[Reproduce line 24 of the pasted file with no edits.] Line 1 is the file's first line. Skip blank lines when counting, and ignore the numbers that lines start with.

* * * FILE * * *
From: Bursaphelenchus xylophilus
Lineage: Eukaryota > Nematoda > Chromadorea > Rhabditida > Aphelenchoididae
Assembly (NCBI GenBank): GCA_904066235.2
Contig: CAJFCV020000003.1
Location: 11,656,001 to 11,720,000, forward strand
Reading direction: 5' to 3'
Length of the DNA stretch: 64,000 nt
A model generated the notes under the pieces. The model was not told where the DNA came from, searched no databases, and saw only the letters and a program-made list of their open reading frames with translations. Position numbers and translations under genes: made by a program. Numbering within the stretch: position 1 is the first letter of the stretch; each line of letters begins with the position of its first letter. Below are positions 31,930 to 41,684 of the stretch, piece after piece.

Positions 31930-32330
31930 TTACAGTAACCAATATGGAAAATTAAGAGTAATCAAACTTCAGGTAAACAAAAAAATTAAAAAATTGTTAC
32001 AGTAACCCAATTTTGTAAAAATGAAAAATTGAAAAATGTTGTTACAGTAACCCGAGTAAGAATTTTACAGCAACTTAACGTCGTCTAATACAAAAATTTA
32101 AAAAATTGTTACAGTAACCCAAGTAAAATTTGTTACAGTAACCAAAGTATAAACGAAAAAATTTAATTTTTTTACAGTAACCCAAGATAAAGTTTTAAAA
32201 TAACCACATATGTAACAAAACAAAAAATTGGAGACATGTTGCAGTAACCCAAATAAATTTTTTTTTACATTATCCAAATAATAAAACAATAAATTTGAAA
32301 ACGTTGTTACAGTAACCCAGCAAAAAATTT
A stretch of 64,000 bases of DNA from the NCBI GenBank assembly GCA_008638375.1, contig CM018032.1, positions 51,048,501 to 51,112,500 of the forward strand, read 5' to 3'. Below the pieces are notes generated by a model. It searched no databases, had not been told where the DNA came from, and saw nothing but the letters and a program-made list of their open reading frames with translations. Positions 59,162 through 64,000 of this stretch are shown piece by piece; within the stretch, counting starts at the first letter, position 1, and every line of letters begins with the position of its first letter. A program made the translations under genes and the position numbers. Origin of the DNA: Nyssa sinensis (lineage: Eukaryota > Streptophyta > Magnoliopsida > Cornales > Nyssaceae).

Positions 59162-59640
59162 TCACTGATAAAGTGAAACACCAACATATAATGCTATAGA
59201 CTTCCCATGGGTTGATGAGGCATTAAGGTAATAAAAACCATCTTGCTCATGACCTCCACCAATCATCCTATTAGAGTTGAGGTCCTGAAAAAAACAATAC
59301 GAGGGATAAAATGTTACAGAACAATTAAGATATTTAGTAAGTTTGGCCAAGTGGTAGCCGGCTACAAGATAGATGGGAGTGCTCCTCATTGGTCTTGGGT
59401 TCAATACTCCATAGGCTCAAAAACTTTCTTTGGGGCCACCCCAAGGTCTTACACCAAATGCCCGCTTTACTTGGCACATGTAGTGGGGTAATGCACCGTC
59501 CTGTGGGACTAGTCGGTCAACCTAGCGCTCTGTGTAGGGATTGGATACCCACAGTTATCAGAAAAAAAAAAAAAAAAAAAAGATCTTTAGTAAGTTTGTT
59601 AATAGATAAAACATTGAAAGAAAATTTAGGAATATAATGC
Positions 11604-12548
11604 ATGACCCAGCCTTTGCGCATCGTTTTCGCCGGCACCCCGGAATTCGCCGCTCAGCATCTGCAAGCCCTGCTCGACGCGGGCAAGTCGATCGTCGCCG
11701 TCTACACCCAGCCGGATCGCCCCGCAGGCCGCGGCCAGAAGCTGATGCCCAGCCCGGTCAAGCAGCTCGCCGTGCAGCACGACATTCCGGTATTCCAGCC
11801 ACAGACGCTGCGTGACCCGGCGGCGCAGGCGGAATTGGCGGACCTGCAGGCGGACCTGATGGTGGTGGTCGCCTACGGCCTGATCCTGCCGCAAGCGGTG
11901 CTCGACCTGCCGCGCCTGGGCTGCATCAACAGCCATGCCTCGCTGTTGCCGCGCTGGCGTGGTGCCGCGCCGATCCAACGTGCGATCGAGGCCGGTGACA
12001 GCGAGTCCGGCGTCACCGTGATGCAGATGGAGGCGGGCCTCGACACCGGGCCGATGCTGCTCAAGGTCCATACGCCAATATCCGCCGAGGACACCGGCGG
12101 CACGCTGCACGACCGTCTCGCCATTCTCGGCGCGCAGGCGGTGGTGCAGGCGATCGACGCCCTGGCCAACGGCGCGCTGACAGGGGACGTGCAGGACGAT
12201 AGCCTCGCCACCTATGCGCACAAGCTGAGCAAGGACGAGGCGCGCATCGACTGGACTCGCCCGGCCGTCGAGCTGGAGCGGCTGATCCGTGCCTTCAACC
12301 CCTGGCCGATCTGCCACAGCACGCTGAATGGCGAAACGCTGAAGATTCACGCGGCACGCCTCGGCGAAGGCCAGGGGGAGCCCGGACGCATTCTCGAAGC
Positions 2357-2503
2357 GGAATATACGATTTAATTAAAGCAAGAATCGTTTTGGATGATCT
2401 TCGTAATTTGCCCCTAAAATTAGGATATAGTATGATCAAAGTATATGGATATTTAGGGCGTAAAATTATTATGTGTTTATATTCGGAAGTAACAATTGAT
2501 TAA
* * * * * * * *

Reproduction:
11604 ATGACCCAGCCTTTGCGCATCGTTTTCGCCGGCACCCCGGAATTCGCCGCTCAGCATCTGCAAGCCCTGCTCGACGCGGGCAAGTCGATCGTCGCCG